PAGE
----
5. ^ a b Appelcline, Shannon. "Forgotten Realms Campaign Set (1e) | Product History". DMs Guild. Retrieved 2019-08-02.
  6. ^ Jones, Rosemary (2009). City of the Dead. Wizards of the Coast. ISBN 078695129X.
  7. ^ Wolf, Joseph (1999). Martin, Julia (ed.). Skullport. Wizards of the Coast. ISBN 0-7869-1348-7.
  8. ^ Greenwood, Ed. Ruins of Undermountain boxed set (TSR 1060). ISBN 1-56076-061-3. Campaign Guide to Undermountain book page 3 (TSR, 1991)
  9. ^ Erik Bethke, Game Development and Production (Wordware Publishing, Inc., 2003), 79.
  10. ^ Padilla, Raymond (December 10, 2003). "Neverwinter Nights: Hordes of the Underdark". Game Spy. IGN Entertainment, Inc. Retrieved 2010-07-23.
  11. ^ "Neverwinter: Undermountain Launches on PS4 and Xbox One". Bleeding Cool News And Rumors. 2019-06-19. Retrieved 2019-08-01.
  12. ^ "The Next "Neverwinter" Module Uprising Will Arrive On PC August 13th". Bleeding Cool News And Rumors. 2019-07-10. Retrieved 2019-08-01.
  13. ^ Appelcline, Shannon. ""The Ruins of Undermountain (2e) | Product History". www.drivethrurpg.com. Retrieved 2019-08-01.
  14. ^ Haeck, James (November 19, 2018). "What the Heck is a Megadungeon?". D&D Beyond. Retrieved 2019-08-02.
  15. ^ Haeck, James (December 10, 2018). "How to Tell a Story in Waterdeep: Dungeon of the Mad Mage". D&D Beyond. Retrieved 2019-08-02.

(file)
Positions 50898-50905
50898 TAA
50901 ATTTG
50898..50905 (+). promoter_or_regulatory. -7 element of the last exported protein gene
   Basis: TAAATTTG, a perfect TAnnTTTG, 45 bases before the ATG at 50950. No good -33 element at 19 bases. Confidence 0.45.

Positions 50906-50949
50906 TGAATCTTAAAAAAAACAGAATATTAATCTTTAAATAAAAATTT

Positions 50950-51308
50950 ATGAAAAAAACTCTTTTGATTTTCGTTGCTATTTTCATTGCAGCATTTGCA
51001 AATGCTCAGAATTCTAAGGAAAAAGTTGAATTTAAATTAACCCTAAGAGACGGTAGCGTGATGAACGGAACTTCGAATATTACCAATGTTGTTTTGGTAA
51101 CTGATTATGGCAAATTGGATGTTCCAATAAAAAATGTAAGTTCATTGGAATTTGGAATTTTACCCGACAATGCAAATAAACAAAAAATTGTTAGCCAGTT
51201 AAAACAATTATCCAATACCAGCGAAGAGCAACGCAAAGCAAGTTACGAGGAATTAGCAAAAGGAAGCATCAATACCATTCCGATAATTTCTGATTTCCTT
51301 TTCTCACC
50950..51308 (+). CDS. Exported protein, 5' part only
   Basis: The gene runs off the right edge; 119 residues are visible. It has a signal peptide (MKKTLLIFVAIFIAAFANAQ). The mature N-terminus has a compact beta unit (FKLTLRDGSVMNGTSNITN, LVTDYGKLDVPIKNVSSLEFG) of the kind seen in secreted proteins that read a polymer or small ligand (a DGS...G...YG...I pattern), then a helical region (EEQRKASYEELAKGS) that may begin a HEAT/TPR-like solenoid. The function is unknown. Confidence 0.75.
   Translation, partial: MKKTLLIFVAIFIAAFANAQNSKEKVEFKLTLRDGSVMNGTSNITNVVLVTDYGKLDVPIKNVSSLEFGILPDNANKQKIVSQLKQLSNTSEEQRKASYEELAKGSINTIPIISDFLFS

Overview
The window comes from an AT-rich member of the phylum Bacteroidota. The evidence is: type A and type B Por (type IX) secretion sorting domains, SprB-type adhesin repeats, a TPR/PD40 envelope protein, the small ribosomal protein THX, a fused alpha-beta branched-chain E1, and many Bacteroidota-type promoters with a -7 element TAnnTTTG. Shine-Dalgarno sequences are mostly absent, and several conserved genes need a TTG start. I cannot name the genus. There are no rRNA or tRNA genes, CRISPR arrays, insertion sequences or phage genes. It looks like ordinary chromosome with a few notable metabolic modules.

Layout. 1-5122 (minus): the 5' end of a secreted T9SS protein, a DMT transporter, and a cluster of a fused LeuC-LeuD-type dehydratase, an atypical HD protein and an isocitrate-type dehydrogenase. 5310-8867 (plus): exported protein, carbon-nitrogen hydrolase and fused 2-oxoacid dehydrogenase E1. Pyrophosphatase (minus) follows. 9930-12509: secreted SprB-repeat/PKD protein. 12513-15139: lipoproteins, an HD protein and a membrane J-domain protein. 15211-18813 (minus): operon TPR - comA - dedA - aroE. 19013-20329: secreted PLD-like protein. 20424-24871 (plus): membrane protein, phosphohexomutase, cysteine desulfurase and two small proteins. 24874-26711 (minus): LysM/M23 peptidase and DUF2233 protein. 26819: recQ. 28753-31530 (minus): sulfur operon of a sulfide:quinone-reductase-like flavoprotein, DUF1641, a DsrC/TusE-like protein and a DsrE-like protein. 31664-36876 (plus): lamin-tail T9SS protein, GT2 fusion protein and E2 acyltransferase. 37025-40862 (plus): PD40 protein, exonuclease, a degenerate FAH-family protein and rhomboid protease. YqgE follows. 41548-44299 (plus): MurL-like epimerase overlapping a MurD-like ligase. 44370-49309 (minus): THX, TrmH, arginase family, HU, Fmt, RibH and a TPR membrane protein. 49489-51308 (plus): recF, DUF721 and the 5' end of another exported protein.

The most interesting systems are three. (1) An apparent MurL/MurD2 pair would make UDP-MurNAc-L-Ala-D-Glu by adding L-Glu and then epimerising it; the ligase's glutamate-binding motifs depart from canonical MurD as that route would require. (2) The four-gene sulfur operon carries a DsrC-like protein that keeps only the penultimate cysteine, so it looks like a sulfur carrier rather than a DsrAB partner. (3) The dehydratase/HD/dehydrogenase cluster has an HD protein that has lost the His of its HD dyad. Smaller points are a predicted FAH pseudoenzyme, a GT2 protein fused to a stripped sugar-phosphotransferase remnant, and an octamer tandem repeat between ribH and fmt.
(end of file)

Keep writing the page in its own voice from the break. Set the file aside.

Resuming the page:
16. ^ Waterdeep : Dungeon of the Mad Mage. Renton, WA. p. 6. ISBN 9780786966264. OCLC 1066115292.
  17. ^ Wilson, Jason (September 21, 2018). "The D20 Beat — Dragon's Dogma, Etrian Odyssey, and Path of Exile are today's D&D megadungeons (updated)". VentureBeat. Retrieved 2019-08-01.
  18. ^ Appelcline, Shannon. "Halls of Undermountain (4e) - Wizards of the Coast | Product History". www.drivethrurpg.com. Retrieved 2019-08-01.
  19. ^ Hudak, Rob (2018-12-21). "Book Review: Waterdeep: Dungeon of the Mad Mage". SLUG Magazine. Retrieved 2019-08-01.
  20. ^ Barton, Matt (2008). Dungeons and desktops: the history of computer role-playing games. A K Peters, Ltd. pp. 238–239. ISBN 1-56881-411-9.
  21. ^ Hordes of the Underdark plot at Bioware official website
  22. ^ Hauge, Andrew (2012-05-09). "Review of Lords of Waterdeep". RPG.net. Retrieved 2012-05-15.